- Onur Yildirim, Diplomacy and Displacement: Reconsidering the Turco-Greek Exchange of Populations, 1922–1934, CRC Press, 2006, ISBN 0-415-97982-X, ISBN 978-0-415-97982-5, p. 121
- Drandakis Pavlos (editor), Great Greek Encyclopedia, vol. 23, article Tsamouria. Editions "Pyrsos", 1936–1934, in Greek language, p. 405
- Great Greek Encyclopedia, vol. 10, p. 236. Anemi.lib.uoc.gr. Retrieved on 2014-02-01.
- Roudometof, Victor (2002). Collective Memory, National Identity, and Ethnic Conflict: Greece, Bulgaria, and the Macedonian Question. Greenwood Publishing Group. ISBN 978-0-275-97648-4. http://books.google.com/books?id=Xoww453NVQMC
- Meyer, Hermann Frank (2008) (in German). Blutiges Edelweiß: Die 1. Gebirgs-division im zweiten Weltkrieg [Bloodstained Edelweiss. The 1st Mountain-Division in WWII]. Ch. Links Verlag. ISBN 978-3-86153-447-1. pp. 152, 204, 464, 705.
- Victor Roudometof, Collective Memory, National Identity, and Ethnic Conflict. Greenwood Publishing Group, 2002. ISBN 978-0-275-97648-4, p. 182 "also the Cham collaboration with Germans is a fact, not an accusation.
- Mazower, Mark. After The War Was Over: Reconstructing the Family, Nation and State in Greece, 1943–1960. Princeton University Press, 2000, ISBN 0-691-05842-3, pp. 25–26.
- More recent historians have criticized these statistics and noted that they may have undercounted drastically the number of non-Grecophone Christians in the region. Lambros A. Psomas, for example, notes in his 2008 Ethnographic Synthesis of the Population of Southern Albania (Northern Epirus) In the Beginning of the 20th Century that according to the same statistics, not a single Vlach appears in Metsovo, which is known to be a major center of Vlach population
- Cassavetes, Nicholas J. The question of North Epirus at the Peace conference. The Pan-Epirotic Union of America. Oxford University Press, American Branch: New York, 1919. Page 77. For Thesprotia, the figures for Margariti, Filiates and Paramythia are here combined. The paper can be accessed here: http://books.google.com/books?id=pFUMAAAAYAAJ&printsec=frontcover&source=gbs_ge_summary_r&cad=0#v=onepage&q&f=false
- Anamali, Skënder and Prifti, Kristaq. Historia e popullit shqiptar në katër vëllime. Botimet Toena, 2002, ISBN 99927-1-622-3.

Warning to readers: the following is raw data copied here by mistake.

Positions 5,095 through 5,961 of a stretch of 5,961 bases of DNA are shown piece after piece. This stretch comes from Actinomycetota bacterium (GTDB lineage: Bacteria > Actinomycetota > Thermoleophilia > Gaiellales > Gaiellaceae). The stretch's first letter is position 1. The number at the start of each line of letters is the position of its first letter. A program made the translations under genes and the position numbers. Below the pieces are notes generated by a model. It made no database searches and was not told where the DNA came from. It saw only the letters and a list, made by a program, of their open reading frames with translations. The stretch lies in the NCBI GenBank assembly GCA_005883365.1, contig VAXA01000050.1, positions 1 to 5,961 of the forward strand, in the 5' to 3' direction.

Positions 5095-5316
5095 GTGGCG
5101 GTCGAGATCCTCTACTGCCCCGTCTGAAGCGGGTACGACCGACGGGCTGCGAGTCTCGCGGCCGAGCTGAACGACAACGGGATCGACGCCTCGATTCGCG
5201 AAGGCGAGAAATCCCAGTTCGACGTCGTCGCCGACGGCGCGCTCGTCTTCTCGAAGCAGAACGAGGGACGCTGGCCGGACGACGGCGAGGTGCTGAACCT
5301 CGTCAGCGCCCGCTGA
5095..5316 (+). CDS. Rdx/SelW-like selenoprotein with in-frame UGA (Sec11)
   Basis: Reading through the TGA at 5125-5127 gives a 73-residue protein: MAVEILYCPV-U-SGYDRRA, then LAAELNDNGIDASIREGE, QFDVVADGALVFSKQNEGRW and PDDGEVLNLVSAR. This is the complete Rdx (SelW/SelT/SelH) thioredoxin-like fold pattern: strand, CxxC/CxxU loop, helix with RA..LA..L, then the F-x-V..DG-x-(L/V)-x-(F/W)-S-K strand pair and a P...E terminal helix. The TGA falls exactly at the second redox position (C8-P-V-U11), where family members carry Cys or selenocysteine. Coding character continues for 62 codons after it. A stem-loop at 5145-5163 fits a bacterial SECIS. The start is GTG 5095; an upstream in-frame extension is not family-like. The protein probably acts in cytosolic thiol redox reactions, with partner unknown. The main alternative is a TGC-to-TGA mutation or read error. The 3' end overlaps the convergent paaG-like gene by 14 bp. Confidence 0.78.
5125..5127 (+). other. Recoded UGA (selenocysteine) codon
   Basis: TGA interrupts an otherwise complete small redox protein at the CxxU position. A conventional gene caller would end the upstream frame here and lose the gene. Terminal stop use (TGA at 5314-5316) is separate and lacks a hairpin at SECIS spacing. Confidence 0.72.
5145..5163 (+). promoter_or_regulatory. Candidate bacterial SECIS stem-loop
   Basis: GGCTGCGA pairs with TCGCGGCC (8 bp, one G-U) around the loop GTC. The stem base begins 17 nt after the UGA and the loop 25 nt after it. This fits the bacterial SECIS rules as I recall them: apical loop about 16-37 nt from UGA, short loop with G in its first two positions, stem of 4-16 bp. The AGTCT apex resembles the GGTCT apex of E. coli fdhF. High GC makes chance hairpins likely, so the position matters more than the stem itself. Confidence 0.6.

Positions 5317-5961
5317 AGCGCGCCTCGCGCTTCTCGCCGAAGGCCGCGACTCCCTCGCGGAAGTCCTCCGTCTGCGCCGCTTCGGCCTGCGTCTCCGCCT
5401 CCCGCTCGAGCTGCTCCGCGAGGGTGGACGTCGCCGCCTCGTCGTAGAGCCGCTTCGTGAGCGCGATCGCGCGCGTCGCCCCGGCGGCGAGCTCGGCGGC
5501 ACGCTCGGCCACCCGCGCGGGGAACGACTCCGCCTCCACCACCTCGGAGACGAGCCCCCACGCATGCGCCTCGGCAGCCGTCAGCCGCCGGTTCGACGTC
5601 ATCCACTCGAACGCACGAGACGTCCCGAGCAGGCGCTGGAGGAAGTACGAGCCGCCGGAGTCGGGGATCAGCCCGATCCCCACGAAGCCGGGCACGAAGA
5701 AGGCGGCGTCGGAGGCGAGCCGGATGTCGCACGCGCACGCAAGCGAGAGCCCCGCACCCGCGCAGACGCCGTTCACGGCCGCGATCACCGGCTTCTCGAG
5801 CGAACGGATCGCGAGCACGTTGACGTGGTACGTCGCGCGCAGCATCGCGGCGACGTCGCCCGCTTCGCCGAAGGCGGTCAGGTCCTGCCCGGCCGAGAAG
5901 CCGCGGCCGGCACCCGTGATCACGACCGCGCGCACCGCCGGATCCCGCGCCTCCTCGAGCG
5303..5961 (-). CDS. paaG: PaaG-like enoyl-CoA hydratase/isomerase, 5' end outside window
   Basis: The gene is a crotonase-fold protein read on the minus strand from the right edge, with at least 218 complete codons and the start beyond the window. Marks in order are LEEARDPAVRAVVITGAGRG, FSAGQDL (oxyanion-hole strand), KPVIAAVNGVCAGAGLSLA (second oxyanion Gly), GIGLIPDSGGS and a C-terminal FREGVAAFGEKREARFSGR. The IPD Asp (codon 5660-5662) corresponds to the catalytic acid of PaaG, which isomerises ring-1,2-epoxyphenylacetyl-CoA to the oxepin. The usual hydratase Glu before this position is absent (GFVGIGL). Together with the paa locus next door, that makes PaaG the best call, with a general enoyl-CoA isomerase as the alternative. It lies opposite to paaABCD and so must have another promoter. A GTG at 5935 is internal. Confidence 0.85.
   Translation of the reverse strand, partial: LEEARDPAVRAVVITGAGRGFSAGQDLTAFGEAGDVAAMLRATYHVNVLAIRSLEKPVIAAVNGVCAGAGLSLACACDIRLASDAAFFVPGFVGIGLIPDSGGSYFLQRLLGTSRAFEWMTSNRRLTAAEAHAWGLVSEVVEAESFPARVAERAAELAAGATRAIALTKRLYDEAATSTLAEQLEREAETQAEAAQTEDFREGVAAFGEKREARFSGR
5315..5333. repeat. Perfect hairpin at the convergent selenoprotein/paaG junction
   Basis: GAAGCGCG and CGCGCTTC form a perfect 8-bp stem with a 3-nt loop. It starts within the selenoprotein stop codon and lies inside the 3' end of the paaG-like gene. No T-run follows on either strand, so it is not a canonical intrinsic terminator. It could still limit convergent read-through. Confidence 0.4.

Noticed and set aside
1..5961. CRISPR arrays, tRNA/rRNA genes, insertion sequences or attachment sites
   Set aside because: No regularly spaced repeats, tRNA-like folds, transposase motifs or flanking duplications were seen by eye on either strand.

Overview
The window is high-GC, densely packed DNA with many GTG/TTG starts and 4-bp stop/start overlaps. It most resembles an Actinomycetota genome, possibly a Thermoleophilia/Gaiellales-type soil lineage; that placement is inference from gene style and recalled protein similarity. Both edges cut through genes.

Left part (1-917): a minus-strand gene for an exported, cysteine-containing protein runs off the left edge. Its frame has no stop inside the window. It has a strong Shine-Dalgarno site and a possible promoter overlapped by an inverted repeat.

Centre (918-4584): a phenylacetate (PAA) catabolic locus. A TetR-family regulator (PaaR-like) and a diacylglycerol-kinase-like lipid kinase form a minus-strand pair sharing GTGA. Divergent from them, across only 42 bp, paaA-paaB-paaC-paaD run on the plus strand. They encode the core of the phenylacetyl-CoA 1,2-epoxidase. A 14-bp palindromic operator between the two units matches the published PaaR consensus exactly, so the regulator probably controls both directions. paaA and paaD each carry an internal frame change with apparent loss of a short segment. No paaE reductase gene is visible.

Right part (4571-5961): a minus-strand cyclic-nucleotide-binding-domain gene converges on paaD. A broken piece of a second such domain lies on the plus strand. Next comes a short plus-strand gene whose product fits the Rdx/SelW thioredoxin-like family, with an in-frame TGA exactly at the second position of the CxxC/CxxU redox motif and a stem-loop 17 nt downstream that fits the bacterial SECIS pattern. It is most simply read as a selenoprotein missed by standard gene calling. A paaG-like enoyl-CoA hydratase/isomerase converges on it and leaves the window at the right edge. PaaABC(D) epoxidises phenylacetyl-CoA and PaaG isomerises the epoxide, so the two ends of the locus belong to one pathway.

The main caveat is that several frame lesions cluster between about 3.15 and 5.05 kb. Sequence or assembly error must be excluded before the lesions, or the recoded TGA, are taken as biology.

- Ktistakis, 1992: p. 8
- Ktistakis, 1992: p. 9 (citing Krapsitis V., 1986: Οι Μουσουλμάνοι Τσάμηδες της Θεσπρωτίας (The Muslim Chams of Thesprotia), Athens, 1986, p. 181.
- Baltsiotis. The Muslim Chams of Northwestern Greece. 2011
- Baltsiotis. The Muslim Chams of Northwestern Greece. 2011
- Baltsiotis. The Muslim Chams of Northwestern Greece. 2011. "A few hundred Muslims stayed behind. 127 of them were counted in the 1951 census, while the rest, whose number remains unknown and in need of research, converted to Christianity and intermarried with Greeks..... Except for two small communities that mostly avoided conversion, namely Kodra and Koutsi (actual Polyneri), the majority of others were baptized. Isolated family members that stayed behind were included in the Greek society, and joined the towns of the area or left for other parts of Greece (author’s field research in the area, 1996-2008)."
- Sarah Green (2005). Notes from the Balkans: Locating Marginality and Ambiguity on the Greek-Albanian border. Princeton University Press. pp. 74-75. "Over time, and with some difficulty, I began to understand that the particular part of Thesprotia being referred to was the borderland area, and that the ‘terrible people’ were not all the peoples associated with Thesprotia but more specifically peoples known as the Tsamides –though they were rarely explicitly named as such in the Pogoni area. One of the few people who did explicitly refer to them was Spiros, the man from Despotiko on the southern Kasidiaris (next to the Thesprotia border) who had willingly fought with the communists during the civil war. He blamed widespread negative attitudes toward the Tsamides on two things: first, that in the past they were perceived to be ‘Turks’ in the same way as Albanian speaking Muslims had been perceived to be ‘Turks’; and second, there had been particularly intense propaganda against them during the two wars –propaganda that had led to large numbers of Tsamides’ being summarily killed by EDES forces under General Zervas. Zervas believed they had helped the Italian and later German forces when they invaded Greece, and thus ordered a campaign against them in retribution. Spiros went on to recall that two young men from Despotiko had rescued one endangered Tsamis boy after they came across him when they were in Thesprotia to buy oil. They brought him back to the village with them, and Spiros had baptized him in a barrel (many Tsamides were Muslim) in the local monastery. In the end, the boy had grown up, married in the village, and stayed there."
- Georgia Kretsi (2002). "The Secret Past of the Greek-Albanian Borderlands. Cham Muslim Albanians: Perspectives on a Conflict over Historical Accountability and Current Rights". Ethnologia Balkanica.(6): 186. "In the census of 1951 there were only 127 Muslims left of a minority that once had 20,000 members. A few of them could merge into the Greek population by converting to Christianity and changing their names and marital practices. After the expulsion, two families of Lopësi found shelter in Sagiáda and some of their descendants still live there today under new names and being Christians. Another inhabitant of Lopësi, then a child, is living in nearby Asproklissi..... The eye-witness Arhimandritēs (n. d.: 93) writes about a gendarmerie officer and member of the EDES named Siaperas who married a very prosperous Muslim widow whose children had converted to Christianity. One interviewee, an Albanian Cham woman, told me that her uncle stayed in Greece, “he married a Christian, he changed his name, he took the name Spiro. Because it is like that, he changed it, and is still there in loannina, with his children“. A Greek man from Sagiáda also stated that at this time many people married and in saving the women also were able to take over their lands."